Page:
The problem with 'diet' foods for your kids - AmericaNowNews.com

The problem with 'diet' foods for your kids

Despite an abundance of dietetic foods on grocery store shelves across the country, child obesity is at an all-time high.

"Obviously, diet foods are not helping Americans slim down," says Pediatrician Dr. Cara Natterson. She says diet foods can actually do more harm than good.

"When a parent goes to the store and buys something that's labeled diet, they're doing it for the right reasons. You're trying to reduce the number of calories that your kid eats. Unfortunately, what has happened is that people aren't just replacing serving for serving, but they're actually increasing the amount that they are eating in the diet food. So, instead of eating one regular cookie, someone might eat five diet cookies," says Dr. Natterson.

In fact, the artificial sweeteners used in "sugar-free" snacks can have the same effect as the sugar they're replacing.

"It is causing kids to develop a sweeter and sweeter palate, so they're looking for more sweet foods," says Dr. Natterson.

And just because a diet food has fewer calories doesn't mean your child's body will respond in the way you'd expect.

"When you consume a lot of diet foods, you change the metabolism of your body. And you actually don't metabolize calories as efficiently, and you might gain more weight," says Dr. Natterson. She suggests gradually reducing the amount of diet foods and snacks children eat by not replacing them after they've run out.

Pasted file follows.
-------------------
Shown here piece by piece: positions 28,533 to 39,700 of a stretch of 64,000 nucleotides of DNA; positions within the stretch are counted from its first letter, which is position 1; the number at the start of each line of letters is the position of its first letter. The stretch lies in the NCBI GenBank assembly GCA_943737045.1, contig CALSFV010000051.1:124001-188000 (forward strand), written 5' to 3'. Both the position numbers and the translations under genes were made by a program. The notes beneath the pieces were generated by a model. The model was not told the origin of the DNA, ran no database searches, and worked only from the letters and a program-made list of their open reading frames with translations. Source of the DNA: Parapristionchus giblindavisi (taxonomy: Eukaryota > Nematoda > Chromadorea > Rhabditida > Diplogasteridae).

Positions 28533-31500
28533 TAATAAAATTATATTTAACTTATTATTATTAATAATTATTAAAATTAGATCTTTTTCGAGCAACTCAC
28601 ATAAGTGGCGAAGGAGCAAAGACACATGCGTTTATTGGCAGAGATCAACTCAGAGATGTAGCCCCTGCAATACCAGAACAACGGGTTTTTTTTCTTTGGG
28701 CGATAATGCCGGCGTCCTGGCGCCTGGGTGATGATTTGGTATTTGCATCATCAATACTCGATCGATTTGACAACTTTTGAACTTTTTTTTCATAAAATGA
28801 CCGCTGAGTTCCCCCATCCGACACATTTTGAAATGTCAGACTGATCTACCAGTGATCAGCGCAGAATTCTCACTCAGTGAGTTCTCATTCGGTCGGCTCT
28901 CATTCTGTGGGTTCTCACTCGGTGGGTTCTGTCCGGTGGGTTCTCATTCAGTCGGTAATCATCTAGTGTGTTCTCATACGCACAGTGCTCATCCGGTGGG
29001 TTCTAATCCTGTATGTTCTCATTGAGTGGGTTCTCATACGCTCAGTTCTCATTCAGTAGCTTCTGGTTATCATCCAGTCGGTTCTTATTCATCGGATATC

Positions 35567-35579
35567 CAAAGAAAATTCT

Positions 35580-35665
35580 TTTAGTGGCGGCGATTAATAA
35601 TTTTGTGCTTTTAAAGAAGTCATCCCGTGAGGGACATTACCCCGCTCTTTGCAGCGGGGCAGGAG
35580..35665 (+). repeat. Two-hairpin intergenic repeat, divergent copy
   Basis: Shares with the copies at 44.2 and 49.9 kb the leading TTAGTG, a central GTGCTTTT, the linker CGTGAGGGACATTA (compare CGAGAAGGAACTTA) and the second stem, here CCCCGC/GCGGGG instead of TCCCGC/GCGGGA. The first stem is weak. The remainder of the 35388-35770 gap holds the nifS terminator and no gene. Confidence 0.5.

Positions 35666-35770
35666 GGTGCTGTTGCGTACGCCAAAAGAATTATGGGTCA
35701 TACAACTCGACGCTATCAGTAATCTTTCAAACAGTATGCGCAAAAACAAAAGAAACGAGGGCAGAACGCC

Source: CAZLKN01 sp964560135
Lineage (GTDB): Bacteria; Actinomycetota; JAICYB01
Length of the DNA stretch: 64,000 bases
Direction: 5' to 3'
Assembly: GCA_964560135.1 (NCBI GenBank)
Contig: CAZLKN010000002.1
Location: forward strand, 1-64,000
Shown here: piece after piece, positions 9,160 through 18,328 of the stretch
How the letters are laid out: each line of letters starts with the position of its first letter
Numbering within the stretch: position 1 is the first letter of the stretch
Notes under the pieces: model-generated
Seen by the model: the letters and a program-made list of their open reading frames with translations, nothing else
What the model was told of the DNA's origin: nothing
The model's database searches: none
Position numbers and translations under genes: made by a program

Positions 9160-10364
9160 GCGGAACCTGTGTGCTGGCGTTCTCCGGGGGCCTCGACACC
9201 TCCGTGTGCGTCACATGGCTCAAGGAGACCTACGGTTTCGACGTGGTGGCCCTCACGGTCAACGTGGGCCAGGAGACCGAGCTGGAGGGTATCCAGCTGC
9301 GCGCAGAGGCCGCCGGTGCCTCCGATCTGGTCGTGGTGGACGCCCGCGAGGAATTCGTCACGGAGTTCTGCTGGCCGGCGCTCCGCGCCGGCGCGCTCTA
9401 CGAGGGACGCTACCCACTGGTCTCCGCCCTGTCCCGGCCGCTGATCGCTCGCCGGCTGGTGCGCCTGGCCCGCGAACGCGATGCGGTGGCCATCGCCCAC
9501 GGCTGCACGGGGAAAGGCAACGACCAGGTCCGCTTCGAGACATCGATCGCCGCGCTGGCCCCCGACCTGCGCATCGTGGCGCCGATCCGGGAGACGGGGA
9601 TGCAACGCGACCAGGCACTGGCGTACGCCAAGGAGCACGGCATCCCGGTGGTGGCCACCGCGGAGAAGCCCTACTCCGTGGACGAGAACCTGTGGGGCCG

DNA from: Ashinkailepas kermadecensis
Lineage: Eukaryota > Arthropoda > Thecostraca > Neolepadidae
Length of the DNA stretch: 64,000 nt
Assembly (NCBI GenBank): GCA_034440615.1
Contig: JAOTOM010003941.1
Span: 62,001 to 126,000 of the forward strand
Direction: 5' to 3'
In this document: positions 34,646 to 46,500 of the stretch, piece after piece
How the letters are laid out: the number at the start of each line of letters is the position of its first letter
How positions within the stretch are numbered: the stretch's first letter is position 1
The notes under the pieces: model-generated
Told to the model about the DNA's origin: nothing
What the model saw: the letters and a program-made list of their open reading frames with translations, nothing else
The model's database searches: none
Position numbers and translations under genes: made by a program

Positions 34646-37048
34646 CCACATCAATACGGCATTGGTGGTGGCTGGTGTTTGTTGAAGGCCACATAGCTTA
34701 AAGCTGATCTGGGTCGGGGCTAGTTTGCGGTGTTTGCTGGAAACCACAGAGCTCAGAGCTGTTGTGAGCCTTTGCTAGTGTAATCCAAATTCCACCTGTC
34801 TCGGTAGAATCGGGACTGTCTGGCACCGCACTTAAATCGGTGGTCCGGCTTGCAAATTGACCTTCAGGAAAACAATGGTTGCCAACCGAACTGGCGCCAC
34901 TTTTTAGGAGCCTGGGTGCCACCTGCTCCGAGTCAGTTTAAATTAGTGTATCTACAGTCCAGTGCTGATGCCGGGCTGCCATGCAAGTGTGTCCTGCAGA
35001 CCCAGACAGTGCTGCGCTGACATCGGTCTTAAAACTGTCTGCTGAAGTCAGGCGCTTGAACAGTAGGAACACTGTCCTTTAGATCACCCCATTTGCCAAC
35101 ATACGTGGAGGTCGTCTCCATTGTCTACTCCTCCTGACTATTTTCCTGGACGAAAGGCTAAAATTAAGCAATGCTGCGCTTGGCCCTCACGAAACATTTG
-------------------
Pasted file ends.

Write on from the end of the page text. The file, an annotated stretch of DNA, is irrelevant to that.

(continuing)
"If you talk to your kids about what you're doing, you're trying to create healthier eating habits for everyone in the family," says Dr. Natterson, "Explain to your kids, they're much more likely to go along with it. What they're not going to go along with is an ambush where you suddenly take away everything that they love and you replace it with all this stuff that they perceive as healthy and not good."

Dr. Natterson says parents should also practice portion control. "We don't need to show our kids a tremendous amount of food at once.We can serve smaller portions at a time. Slow down our kids' eating. And if they're hungry and they want more, we can always give more."

Just as with adults, the key to a child maintaining a healthy weight is moderation.

"Rather than focus on too many diet foods, maybe a couple of diet foods and many more whole foods that are healthy, that are going to get your kids well nourished, and that are going to get them on the path of really good nutrition," says Dr. Natterson.

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